One thing remains consistently similar… no matter where I go. We all love to be in the company of natural beauty. In Yeosu, we are surrounded by stunning mountains. You can find multiple trails up each one of them. And on top, there is a guaranteed view of the sea. When it comes down to it, we’re really not all that different.

And We’re off!

Welcome to Teressa and John’s blog! The Laterrasse Palawan. As much as I like perusing blogs, I never thought I’d be one to write one. But hey, if no one reads it, at least we’ll have a place to review our memories!


As many of you know, John and I are headed to South Korea at the end of October. We will be living in a city called Yeosu, which is waaaay south.

After an initial Google search of the town, our excitement has grown by the day. We don’t know much about the position yet, except that we will both be teaching English at different elementary schools in Yeosu.

We have been asked a number of questions, so I thought I might address a few, just in case you were curious.


Q: Why did you leave your great jobs in Seattle to go abroad?
A: For those of you who know us well, we love to travel and teach. So why not combine the two?! South Korea has some great opportunities to continue our career abroad, so we jumped at the opportunity.


Q: How long will you be gone?
A: Our contract is for a year. After that, the world is our oyster!


Q: How will you afford to live over there?
A: Believe it or not, we aren’t taking a pay cut which is awesome


Q: Can we come to visit you?
A: YES, YES, YES! Seriously, Google Yeosu. It’s beautiful! There are islands, mountains and beaches. We can eat delicious foods (think spicy seafood!), go hiking/camping and go island hopping.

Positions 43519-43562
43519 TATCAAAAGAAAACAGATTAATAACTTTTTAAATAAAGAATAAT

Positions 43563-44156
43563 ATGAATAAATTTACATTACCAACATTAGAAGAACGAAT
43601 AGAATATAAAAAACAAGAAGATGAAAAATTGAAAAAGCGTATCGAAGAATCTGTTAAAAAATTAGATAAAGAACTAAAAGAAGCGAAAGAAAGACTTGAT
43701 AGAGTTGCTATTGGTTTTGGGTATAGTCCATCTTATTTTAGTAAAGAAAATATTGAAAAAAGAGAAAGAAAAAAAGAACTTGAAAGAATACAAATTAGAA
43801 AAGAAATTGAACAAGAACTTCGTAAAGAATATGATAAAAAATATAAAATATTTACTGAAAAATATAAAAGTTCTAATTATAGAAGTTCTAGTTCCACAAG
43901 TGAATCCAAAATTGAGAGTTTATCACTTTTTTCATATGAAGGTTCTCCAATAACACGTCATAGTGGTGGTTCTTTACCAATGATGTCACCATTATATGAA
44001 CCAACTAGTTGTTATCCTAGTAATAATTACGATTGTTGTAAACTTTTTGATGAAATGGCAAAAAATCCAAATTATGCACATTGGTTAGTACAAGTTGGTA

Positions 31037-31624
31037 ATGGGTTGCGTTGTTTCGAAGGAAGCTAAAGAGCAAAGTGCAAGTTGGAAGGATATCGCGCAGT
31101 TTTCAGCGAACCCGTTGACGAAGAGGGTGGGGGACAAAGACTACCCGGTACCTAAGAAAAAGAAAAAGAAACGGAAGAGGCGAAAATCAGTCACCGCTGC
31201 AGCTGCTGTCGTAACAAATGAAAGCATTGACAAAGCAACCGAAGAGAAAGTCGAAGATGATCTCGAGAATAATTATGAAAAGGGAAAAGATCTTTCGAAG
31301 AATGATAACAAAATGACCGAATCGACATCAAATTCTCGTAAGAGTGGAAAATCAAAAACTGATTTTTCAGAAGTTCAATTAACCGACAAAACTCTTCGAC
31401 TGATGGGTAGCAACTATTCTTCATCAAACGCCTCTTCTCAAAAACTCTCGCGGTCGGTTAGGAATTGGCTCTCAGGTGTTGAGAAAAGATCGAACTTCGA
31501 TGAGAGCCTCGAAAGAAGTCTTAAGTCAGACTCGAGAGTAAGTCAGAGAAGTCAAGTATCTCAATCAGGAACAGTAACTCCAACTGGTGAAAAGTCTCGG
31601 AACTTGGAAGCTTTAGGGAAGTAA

We hope to see you there.
We will do our best to keep this blog updated as much as possible. I am looking forward to staying in touch with all you beautiful people!

Bursting With Hometown Pride

We are back from vacation! What a fantastic trip, but it’s good to be back. We will give an update on Vietnam soon, but first, we have a more pressing issue to write about. Basically, we are bursting with hometown pride and want to shout it from the rooftops:

The Seattle Seahawks are the Super Bowl champions!!!

The Super Bowl aired on Monday morning for us, just as we were arriving to work. Luckily, we didn’t have any classes. So I logged on to my work computer, popped on my headphones and streamed the game online. Kenny was able to stream the game on the big screen in his classroom, accompanied by a loudspeaker system. If you know anything about Kenny, you know how enthusiastic he can be, mainly about sports. Upon our win, he was hooting and hollering so much that other teachers came by to see what the commotion was. He ended up running around the room, hugging them all. I can’t stop laughing when I think about this, and if you know him, I’m sure we are in similar company.

Since we weren’t able to fill up a plate of Super Bowl grub and pop open a cold beer, we were Facebooking and texting our family and friends back home, doing all that we could to connect with our hometown during this monumental moment. The game was incredible, but even more exciting was the Seattle energy. The pride. We really wish we could experience the magic that is happening there right now.

Kenny has lived away from this great city many times before and he has always said, “When you go away, you appreciate Seattle even more.” He was telling me this right before we moved and I didn’t quite get it yet. I have lived in the Seattle area for most of my life, and I was itching to leave and see the world. And here we are now. I love that we’re here. The experiences we are having, the people we’re meeting. It’s all making life more precious.

But the truth of the matter is, as much as I love it here in Korea, being away makes my love for Seattle grow stronger. The people, the funky restaurants/cafes/bars, access to the beautiful nature of the Pacific Northwest… it all contributes to that unwavering pride all of us Seattleites take with us, wherever we go in this world.

Seattle, you rock. It will be nice when we get to see your big, bad, beautiful self again!

For those of you who have been away from your hometown for some time, does your love for it grow stronger? Or do you have a different experience?